Year-on-year inflation in the OECD area increased to 3.8 % in May 2021, compared with 3.3 % in April. Energy prices rose by 18.6 % in May, the highest rate since September 2008, compared with 16.3 % in April. Nevertheless, food price inflation continued to slow to 1.4 %, compared with 1.6 % in April. Developments in energy and food prices are largely related to base year effects and to the impact of the COVID-19 pandemic a year ago. OECD annual inflation excluding food and energy also increased significantly to 2.9 % in May, compared with 2.4 % in April, the highest rate since August 2002.
In May 2021, annual inflation increased in all G7 countries except in Japan where overall price deflation continued in May (minus 0.1 %) but at a slower pace than in April (minus 0.4 %). It increased sharply in the United States (to 5.0 %, from 4.2 % in April), Germany (to 2.5 %, from 2.0 %), and the United Kingdom (to 2.1 %, from 1.6 %). It also increased, but more moderately, in Canada (to 3.6 %, from 3.4 %), France (to 1.4 %, from 1.2 %) and Italy (to 1.3 %, from 1.1 %).
In the Euro Area, overall inflation (as measured by the HICP ) increased to 2.0 % in May 2021, compared with 1.6 % in April. Excluding food and energy, euro area inflation increased to 1.0 %, compared with 0.7 % in April. Eurostat’s flash estimate for the Euro Area in June points to a slight moderation of both annual inflation and inflation excluding food and energy to 1.9 % and 0.9 % respectively.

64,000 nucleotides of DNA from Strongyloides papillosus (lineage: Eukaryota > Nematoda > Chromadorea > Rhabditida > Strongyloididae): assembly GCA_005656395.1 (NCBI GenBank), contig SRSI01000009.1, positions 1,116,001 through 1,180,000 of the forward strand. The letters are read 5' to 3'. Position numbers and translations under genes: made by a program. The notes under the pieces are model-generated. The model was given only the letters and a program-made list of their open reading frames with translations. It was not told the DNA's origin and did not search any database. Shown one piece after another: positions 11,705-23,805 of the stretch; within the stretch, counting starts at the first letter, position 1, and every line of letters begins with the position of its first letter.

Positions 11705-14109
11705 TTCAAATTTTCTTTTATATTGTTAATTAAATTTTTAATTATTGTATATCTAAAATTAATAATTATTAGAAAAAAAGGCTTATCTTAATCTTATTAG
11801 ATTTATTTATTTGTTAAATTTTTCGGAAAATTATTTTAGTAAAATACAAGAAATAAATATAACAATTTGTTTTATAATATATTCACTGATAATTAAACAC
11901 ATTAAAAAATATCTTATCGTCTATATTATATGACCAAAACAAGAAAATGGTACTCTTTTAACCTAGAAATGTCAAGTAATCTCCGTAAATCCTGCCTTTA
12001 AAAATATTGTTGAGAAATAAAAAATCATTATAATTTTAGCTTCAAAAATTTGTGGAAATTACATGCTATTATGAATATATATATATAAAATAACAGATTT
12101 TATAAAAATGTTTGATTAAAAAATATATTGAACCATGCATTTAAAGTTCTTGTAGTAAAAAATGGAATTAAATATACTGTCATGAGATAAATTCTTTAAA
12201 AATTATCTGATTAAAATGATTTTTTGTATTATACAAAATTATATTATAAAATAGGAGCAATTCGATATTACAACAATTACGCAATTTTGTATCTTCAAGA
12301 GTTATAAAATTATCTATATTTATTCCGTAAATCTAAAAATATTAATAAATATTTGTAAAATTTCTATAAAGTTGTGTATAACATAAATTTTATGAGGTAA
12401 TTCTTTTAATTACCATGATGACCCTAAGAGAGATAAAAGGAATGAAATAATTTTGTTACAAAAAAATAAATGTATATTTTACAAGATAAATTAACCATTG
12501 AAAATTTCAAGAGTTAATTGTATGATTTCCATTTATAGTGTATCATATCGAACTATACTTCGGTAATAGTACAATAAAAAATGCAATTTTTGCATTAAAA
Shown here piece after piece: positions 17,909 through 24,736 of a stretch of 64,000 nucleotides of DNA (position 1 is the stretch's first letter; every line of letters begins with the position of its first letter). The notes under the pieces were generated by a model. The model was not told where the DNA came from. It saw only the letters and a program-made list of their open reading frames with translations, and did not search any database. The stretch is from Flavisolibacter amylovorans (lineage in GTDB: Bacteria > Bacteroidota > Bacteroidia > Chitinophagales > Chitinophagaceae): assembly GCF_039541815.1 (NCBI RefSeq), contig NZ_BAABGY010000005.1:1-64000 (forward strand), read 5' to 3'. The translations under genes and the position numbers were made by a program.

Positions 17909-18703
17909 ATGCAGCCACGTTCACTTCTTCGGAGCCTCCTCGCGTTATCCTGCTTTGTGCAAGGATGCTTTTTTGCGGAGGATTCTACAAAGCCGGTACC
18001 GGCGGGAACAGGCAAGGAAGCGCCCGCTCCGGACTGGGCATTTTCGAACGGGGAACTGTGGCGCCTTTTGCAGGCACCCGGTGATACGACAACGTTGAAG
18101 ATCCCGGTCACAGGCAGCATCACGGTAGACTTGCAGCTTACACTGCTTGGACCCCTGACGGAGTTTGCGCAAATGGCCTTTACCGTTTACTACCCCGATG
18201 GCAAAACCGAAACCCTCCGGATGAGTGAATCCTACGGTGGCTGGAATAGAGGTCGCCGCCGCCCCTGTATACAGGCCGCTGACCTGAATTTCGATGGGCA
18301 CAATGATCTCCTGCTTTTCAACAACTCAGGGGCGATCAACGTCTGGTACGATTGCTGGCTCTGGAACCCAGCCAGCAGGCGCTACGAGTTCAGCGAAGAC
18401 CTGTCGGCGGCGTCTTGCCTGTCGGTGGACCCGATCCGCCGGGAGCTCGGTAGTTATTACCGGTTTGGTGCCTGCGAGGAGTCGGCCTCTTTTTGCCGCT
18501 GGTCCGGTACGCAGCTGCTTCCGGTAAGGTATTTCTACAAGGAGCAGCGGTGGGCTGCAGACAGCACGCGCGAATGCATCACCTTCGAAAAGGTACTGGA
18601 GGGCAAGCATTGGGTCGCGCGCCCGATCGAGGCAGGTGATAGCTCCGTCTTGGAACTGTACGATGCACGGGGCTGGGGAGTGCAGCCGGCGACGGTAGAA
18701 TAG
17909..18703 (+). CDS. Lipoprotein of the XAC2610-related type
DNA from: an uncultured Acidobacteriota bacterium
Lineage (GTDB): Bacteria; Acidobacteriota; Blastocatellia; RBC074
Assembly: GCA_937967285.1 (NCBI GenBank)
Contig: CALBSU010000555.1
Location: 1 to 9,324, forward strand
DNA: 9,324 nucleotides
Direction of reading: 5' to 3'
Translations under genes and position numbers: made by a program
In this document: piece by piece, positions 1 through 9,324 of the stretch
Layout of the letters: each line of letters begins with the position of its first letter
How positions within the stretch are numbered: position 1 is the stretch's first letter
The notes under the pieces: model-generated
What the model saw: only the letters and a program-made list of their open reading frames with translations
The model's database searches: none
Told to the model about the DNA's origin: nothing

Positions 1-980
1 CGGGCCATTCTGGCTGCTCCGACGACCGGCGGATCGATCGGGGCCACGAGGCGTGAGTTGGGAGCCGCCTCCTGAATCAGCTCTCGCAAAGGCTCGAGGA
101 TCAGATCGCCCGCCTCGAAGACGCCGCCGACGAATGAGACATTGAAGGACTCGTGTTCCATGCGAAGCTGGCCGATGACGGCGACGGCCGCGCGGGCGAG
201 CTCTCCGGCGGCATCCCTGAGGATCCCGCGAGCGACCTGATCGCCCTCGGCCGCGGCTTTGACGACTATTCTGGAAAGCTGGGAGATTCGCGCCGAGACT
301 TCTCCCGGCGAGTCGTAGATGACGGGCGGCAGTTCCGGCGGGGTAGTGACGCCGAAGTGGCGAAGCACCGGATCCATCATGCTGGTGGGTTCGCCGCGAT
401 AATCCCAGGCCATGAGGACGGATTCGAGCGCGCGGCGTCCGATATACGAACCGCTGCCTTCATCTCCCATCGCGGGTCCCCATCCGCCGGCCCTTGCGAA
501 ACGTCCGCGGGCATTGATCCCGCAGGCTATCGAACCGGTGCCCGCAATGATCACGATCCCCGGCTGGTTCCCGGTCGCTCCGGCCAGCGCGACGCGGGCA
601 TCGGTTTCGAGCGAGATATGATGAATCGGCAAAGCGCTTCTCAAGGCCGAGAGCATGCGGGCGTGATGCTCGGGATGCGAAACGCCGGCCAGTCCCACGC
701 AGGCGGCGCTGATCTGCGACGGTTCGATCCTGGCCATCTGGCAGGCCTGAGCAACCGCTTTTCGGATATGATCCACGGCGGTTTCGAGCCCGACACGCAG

Note: 1 HICP (Harmonised Indices of Consumer Prices) published by Eurostat.
Annual inflation in the G20 area as a whole increased to 4.3 % in May 2021, compared with 3.8 % in April. Annual inflation increased in all non-OECD G20 economies, markedly in Argentina (to 48.8 %, from 46.3 %), the Russian Federation (to 6.0 %, from 5.5 %) and Brazil (to 8.1 %, from 6.8 %), and more moderately in South Africa (to 5.2 %, from 4.5 %), Saudi Arabia (to 5.7 %, from 5.3 %), China (to 1.3 %, from 0.9 %), Indonesia (to 1.7 %, from 1.4 %) and India (to 5.3 %, from 5.1 %).
Note: 2 On 11 July 2017, the Argentinian Authorities started to publish a new national CPI (December 2016 = 100) covering the whole country. This officially reported CPI-series starts in December 2016, and has now been included in the G20 aggregate, from January 2018 onwards. The inclusion of the Argentinian CPI in the G-20 aggregate entailed a clear break in the series.